"Devastating", Japanese billionaire cancels private SpaceX moon mission

"Devastating", Japanese billionaire cancels private SpaceX moon mission

In a move that sent shockwaves through the space tourism industry, Japanese billionaire Yusaku Maezawa has pulled the plug on his ambitious dearMoon project – a private lunar expedition aboard SpaceX's Starship rocket. Announced with much fanfare in 2018, the mission promised a historic trip for a crew of eight artists, fostering creative expression inspired by the lunar experience. However, delays with Starship's development and uncertainties surrounding the launch date have ultimately grounded the project.

The news, announced on the dearMoon website on June 3rd, 2024, cited SpaceX's failure to achieve the originally planned 2023 launch window. "Launch within 2023 became unfeasible," the statement read, "and without clear schedule certainty in the near-term, it is with a heavy heart that Maezawa made the unavoidable decision to cancel the project."

Maezawa, a self-proclaimed space enthusiast, echoed the sentiment on social media, expressing his regret over the cancelled mission. While acknowledging the developmental nature of Starship, he emphasized the frustration caused by the lack of a clear timeline. "It's still uncertain as to when Starship can launch," he wrote, highlighting the crucial factor that ultimately led to the project's demise.

The initial dearMoon announcement in 2018 garnered significant media attention. Maezawa planned to personally finance the trip, selecting a crew of eight individuals from the creative world. The list included acclaimed artists like DJ Steve Aoki, K-pop star T.O.P, and YouTuber Tim Dodd. Briefly, Maezawa even attempted a reality show-style selection process for a potential "life partner" to accompany him, but the idea was abandoned shortly after.

The assembled crew, however, were left devastated by the cancellation. Public social media posts revealed their disappointment, with some even expressing resentment towards Maezawa's decision. Photographer Rhiannon Adam, a crew member, questioned the lack of communication, stating, "You didn't ask us if we minded waiting or give us an option or discuss that you were thinking of cancelling until you'd already made the decision."



Filmmaker Brendan Hall echoed this sentiment, emphasizing the crew's commitment and readiness to wait. "Our crew … were ready to wait as long as it took for this flight to happen," he wrote. Their perspective highlighted the emotional investment the crew had made, dedicating years to anticipating this once-in-a-lifetime opportunity.

Dodd, while acknowledging his disappointment, offered a more nuanced perspective. "We had no prior knowledge of this possibility," he stated, referring to the potential cancellation. He admitted a degree of "guilt about being upset about a gift that was retracted," recognizing the inherent privilege of being selected for the mission. However, the cancellation undoubtedly represented a significant loss, one that had become deeply intertwined with his personal aspirations.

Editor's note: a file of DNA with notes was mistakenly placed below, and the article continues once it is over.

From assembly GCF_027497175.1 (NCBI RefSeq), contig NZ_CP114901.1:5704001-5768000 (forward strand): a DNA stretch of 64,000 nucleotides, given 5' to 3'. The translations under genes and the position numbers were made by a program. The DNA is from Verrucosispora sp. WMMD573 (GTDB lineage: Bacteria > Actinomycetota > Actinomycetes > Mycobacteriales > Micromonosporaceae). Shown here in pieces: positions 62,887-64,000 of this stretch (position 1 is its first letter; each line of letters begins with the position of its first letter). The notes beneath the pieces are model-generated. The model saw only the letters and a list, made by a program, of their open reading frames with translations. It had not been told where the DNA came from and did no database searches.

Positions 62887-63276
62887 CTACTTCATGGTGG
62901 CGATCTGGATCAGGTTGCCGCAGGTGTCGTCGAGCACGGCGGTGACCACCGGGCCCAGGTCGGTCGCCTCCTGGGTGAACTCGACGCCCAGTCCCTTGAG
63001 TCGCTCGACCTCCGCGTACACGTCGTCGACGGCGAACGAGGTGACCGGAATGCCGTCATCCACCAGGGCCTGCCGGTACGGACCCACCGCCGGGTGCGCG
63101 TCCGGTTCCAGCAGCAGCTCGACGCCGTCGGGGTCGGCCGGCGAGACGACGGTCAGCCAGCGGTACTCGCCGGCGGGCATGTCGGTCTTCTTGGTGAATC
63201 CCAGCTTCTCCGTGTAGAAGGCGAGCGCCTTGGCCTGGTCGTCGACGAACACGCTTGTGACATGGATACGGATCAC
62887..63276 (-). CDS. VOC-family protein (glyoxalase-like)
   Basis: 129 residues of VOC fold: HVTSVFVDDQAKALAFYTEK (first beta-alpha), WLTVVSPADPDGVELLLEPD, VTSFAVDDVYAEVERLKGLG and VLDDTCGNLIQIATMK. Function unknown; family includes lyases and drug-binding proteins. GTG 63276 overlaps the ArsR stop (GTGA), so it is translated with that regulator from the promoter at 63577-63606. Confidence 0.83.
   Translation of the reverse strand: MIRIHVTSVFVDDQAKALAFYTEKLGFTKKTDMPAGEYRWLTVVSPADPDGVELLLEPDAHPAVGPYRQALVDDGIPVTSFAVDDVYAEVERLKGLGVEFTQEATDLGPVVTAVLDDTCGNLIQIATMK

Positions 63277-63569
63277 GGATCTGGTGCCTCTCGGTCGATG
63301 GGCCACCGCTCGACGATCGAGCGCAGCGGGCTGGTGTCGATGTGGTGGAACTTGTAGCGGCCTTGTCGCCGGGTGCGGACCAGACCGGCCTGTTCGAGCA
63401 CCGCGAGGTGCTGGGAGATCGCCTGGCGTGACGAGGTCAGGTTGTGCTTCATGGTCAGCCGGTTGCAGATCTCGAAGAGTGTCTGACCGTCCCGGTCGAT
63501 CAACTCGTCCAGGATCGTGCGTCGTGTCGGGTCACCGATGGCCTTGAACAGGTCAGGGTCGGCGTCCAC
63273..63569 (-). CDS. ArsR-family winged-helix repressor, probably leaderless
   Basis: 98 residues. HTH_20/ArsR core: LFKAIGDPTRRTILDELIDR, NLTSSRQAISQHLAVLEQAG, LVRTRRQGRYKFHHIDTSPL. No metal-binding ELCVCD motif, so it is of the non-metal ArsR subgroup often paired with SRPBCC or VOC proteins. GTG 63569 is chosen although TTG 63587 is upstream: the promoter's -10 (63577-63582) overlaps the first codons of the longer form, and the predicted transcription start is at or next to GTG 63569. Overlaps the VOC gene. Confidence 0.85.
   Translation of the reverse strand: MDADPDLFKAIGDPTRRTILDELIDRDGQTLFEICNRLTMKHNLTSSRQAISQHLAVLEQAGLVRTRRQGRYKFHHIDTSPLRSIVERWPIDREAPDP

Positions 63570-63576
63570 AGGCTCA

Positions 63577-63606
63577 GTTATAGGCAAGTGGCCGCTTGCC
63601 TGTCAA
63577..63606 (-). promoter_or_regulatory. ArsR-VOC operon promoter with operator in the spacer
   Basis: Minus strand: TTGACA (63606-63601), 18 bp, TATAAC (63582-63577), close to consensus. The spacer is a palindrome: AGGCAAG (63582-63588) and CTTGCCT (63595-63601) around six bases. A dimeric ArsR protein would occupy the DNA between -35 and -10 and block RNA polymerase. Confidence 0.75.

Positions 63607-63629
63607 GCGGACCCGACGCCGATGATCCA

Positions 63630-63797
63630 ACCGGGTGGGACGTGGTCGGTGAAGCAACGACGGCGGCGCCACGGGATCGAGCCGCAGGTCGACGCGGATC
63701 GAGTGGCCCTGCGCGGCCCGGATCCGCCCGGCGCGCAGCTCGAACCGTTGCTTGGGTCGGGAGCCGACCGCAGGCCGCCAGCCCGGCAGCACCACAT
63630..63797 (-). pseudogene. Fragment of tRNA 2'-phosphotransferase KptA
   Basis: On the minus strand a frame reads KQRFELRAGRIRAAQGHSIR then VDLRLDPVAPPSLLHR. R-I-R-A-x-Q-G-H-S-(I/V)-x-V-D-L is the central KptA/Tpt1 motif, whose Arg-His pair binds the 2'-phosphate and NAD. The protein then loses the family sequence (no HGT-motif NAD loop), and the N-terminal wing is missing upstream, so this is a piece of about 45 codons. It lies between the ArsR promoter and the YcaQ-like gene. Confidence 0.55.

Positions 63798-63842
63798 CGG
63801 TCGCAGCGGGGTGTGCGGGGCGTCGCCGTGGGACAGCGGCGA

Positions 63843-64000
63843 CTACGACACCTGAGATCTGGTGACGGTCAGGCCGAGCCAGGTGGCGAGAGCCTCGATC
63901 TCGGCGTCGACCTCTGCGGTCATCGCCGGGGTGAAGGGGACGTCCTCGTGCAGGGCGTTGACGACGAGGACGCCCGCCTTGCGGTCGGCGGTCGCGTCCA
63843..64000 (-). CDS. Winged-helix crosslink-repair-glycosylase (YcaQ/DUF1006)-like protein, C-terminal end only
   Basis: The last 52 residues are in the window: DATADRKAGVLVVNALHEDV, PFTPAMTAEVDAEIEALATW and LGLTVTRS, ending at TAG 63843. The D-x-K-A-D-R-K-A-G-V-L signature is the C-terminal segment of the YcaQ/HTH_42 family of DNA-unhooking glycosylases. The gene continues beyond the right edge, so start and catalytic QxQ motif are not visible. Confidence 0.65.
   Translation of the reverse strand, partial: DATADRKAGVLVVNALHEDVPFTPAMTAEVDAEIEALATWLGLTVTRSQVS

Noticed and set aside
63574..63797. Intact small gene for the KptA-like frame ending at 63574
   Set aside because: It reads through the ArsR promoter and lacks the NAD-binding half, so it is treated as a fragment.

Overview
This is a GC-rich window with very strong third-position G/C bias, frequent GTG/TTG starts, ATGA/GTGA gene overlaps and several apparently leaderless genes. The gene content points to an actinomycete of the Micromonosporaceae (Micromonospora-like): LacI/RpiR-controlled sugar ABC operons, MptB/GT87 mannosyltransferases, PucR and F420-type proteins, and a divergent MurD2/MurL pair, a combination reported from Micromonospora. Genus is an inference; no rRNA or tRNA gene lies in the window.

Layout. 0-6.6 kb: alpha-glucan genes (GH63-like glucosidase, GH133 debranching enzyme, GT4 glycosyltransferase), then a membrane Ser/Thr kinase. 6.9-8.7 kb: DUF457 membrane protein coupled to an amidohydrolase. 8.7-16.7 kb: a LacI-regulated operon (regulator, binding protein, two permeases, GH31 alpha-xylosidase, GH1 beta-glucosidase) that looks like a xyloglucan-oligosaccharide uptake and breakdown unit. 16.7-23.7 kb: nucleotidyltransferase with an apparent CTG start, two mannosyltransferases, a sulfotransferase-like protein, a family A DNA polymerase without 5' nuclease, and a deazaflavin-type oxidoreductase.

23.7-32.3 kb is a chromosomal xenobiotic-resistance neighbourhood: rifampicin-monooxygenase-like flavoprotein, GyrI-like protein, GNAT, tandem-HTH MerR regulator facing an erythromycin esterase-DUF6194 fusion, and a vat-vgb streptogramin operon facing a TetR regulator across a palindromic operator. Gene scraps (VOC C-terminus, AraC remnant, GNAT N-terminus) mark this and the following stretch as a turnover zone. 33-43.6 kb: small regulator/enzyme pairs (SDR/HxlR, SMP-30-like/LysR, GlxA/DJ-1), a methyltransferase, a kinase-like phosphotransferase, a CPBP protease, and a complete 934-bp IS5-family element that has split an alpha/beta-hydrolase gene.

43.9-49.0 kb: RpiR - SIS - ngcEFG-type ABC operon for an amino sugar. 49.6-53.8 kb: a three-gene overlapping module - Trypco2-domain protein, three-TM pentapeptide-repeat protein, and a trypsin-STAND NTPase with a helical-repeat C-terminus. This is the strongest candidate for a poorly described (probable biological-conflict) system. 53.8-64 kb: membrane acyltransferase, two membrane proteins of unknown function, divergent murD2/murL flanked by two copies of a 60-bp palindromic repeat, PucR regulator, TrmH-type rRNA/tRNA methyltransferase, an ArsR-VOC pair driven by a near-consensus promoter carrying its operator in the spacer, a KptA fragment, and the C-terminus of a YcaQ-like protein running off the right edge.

The news comes amidst ongoing challenges with Starship's development. The ambitious, fully-reusable launch vehicle is designed to revolutionize space travel, eventually facilitating deep space exploration and even Mars colonization, as envisioned by SpaceX CEO Elon Musk. However, the path to achieving this vision has been fraught with difficulties.

Starship's first two test flights in April and November 2023 ended in fiery explosions, raising serious concerns about its stability. While the third attempt in March 2024 achieved a significant milestone – reaching orbital velocity – it too ended prematurely with the loss of communication before the planned landing.

These setbacks highlight the inherent dangers and complexities of spaceflight. Starship represents a technological leap forward, pushing the boundaries of rocket design. But such progress often comes at a cost, and ensuring the safety of human passengers is paramount.

Maezawa's cancelled mission serves as a stark reminder of the challenges facing space tourism. While companies like SpaceX and Virgin Galactic are vying for a foothold in this burgeoning industry, technological hurdles and safety concerns remain significant roadblocks.

Despite the disappointment, the dearMoon project has undeniably fuelled public fascination with space travel. The prospect of private individuals venturing beyond Earth's atmosphere – and even to the moon – captures the imagination and inspires dreams of a more accessible future in space.

While Maezawa's lunar odyssey may be on hold, his project has undoubtedly contributed to the growing conversation about space exploration. The journey to make space tourism a reality continues, albeit with a slight detour. Starship's development holds the key to unlocking the future of space travel, and its success will be instrumental in determining when such ambitious private missions can finally take flight.


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